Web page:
As more and more companies continue to embrace DevOps practices, the demand for DevOps engineers is growing fast. In fact, this is one of the most lucrative technology roles today with a national average salary of $105,035, according to Glassdoor. So what does a DevOps engineer do?
A DevOps engineer wears many hats and the roles and responsibilities vary across different organizations. This has led to a lot of misconceptions about the title. We’ve written this article to shine light on this in demand position.
Whether you’re interested in becoming a DevOps engineer or looking to hire a good one to oversee the implementation of DevOps in your organization, read on to learn more about the role and what it takes to be good at it.
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Table of Contents
- Who is a DevOps Engineer?
- What Does a DevOps Engineer Do?
- What Tools Does a DevOps Engineer Use?
- What Does it Take to Become A Good DevOps Engineer?
- Recommended DevOps Books and Courses
- The DevOps Handbook
- DevOps For Dummies
- The Phoenix Project: A Novel about IT, DevOps, and Helping Your Business Win 5th Anniversary Edition
- Engineering DevOps: From Chaos to Continuous Improvement … and Beyond
- Continuous Delivery & DevOps Course
- Preparing for Google Cloud Certification: Cloud DevOps Engineer Professional Certificate Course
Who is a DevOps Engineer?
DevOps is all the rage right now. Organizations, big and small, are instituting it to streamline and speed up the delivery of software applications and their updates.
The DevOps engineer is at the heart of this practice. He or she is the liaison between the development (coding) and operations (deployment and maintenance) teams. The principal officer responsible for implementing DevOps to ensure faster software release cycles and efficient updates.
The DevOps engineer accomplishes this by automating processes and workflows and using a collaborative approach to eliminate bottlenecks and accelerate productivity.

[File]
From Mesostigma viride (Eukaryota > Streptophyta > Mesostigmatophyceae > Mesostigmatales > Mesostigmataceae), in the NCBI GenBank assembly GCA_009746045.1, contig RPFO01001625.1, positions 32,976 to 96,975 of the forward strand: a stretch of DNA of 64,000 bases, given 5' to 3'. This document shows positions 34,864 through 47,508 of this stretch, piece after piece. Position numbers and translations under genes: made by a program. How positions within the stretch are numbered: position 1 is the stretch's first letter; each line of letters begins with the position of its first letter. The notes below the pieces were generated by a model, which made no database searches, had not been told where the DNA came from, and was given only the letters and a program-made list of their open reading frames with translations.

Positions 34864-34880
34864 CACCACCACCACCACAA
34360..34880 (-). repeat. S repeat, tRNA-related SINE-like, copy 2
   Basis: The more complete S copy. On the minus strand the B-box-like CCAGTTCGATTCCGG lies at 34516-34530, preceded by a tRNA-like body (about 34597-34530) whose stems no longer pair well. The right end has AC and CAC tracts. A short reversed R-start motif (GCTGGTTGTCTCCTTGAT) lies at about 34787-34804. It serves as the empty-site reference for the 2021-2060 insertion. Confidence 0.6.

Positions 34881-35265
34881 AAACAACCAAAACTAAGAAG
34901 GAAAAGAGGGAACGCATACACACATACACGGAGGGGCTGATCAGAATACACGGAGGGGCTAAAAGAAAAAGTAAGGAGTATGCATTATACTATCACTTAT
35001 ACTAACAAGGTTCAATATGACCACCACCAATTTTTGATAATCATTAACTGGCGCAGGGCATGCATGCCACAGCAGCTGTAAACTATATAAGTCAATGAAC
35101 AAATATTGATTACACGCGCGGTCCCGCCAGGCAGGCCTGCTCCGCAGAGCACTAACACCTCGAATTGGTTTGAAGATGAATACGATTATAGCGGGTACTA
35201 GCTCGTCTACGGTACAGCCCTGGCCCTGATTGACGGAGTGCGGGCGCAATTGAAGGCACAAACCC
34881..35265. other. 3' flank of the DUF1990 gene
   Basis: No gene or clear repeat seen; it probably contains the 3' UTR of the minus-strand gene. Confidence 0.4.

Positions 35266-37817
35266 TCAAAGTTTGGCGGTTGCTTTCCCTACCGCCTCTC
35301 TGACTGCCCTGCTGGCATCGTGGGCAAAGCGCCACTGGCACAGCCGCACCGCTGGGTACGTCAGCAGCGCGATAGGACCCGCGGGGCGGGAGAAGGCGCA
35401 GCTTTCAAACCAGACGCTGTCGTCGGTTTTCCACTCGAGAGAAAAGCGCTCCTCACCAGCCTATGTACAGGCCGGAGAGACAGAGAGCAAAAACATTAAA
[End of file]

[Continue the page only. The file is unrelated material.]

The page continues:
What Does a DevOps Engineer Do?
A DevOps engineer fulfills a wide range of responsibilities in both development and operations. The person bearing the role wears many hats including:
- DevOps Evangelist or Advocate
- Release Manager
- Automation Expert
- Software Developer/ Tester
- System Administrator
- Quality Assurance
- DevOps Security
- Project manager
Besides coding, testing and integrating snippets of code, and deploying them continuously, a day in the life of a DevOps engineer also entails the following:
- Implementing a DevOps culture and instilling DevOps values in the organization
- Setting up and maintaining the tools and the infrastructure the DevOps team uses
- Deploying and maintaining the servers and network resources.
- Orchestrating a stable and efficient automated delivery pipeline
- Automating and improving development and release processes
- Strategizing the continuous integration and deployment process
- Monitoring production environments and application performance
- Ensuring production systems are always up and available
- Resolving problems through support or technical troubleshooting
- Ensuring security of both the infrastructure and application in all stages
- Managing the who, how, where, and when of projects.
- Fostering a collaborative environment where multiple teams work together simultaneously
- Communicating operational requirements and development forecasts
- Deploying, securing and supporting cloud infrastructure solutions
- Keeping a “customer first” mindset to ensure delivery of quality products and services
What Tools Does a DevOps Engineer Use?
DevOps is all about automation and collaboration and all the stages in the pipeline require different tools and technologies. Here are the most common tools and technologies that DevOps engineers use.
- Automation tools: Jenkins, Bamboo
- Version control tools and source code management: Git, GitHub, Bitbucket
- Containerization tools: Docker, Kubernetes, Swarm
- Configuration management tools: Puppet, Ansible, Chef
- Monitoring and analytics: Nagios, Raygun
- Project management: Jira, Trello
- Automation Tools: Selenium, Jenkins
- Cloud resources and services: AWS, Microsoft Azure and Google Cloud
What Does it Take to Become A Good DevOps Engineer?
Fulfilling all the above roles and responsibilities calls for a diverse skill set. A DevOps leader should possess a unique mix of technical and soft skills. Let’s start with the hard skills:
Technical Skills A DevOps Leader Should Have
- Thorough knowledge of the traditional software development life cycle
- An understanding of DevOps culture, philosophy, practices, and tools and Agile methodology
- A working knowledge of the different tools used in the DevOps pipeline
- A good understanding of testing and quality assurance
- A strong knowledge of continuous integration practice
- Experience with operating system platforms such as Windows and Linux
- Have a thorough knowledge of System administration and IT best practices
- Expertise in software code testing and deployment
- Well-versed with the practice of virtualization
- Have a strong understanding of all the components of a delivery pipeline
- Know how public, private, and hybrid clouds operate